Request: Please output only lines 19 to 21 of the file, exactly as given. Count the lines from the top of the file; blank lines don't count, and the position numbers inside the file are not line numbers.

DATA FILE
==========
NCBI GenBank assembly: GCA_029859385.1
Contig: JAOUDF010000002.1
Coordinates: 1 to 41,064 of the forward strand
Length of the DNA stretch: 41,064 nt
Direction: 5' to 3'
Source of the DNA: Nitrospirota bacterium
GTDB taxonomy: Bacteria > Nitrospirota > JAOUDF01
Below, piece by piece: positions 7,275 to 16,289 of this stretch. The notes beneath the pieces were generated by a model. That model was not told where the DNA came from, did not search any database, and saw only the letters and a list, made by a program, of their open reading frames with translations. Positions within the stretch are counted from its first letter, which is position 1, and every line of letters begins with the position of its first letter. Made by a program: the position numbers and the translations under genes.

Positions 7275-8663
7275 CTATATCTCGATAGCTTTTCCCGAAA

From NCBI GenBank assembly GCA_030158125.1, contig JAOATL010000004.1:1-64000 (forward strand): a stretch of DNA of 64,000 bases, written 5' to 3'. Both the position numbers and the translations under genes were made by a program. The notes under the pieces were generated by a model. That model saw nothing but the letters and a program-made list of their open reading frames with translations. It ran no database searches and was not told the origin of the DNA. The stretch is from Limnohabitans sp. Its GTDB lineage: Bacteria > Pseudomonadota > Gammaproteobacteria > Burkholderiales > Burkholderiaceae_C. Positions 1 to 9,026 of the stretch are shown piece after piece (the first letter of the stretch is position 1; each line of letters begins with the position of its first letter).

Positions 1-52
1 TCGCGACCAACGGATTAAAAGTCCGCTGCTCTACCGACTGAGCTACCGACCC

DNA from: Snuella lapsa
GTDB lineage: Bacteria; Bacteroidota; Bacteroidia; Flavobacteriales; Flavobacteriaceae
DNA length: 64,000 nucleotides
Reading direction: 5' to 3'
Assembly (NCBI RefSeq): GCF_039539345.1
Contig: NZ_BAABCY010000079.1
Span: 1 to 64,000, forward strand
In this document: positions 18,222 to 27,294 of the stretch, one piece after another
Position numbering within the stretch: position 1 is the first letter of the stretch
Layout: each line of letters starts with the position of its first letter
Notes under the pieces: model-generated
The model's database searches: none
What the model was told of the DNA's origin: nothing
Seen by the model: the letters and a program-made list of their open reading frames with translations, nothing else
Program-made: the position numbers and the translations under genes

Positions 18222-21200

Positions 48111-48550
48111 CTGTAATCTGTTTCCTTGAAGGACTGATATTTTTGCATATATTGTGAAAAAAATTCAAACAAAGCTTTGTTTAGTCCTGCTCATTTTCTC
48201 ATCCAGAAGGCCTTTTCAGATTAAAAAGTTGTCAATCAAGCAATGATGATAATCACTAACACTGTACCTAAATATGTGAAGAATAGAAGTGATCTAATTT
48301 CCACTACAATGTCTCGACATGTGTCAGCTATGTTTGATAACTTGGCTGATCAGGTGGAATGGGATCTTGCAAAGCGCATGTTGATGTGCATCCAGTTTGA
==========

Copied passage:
Contig: NZ_BAABCY010000079.1
Span: 1 to 64,000, forward strand
In this document: positions 18,222 to 27,294 of the stretch, one piece after another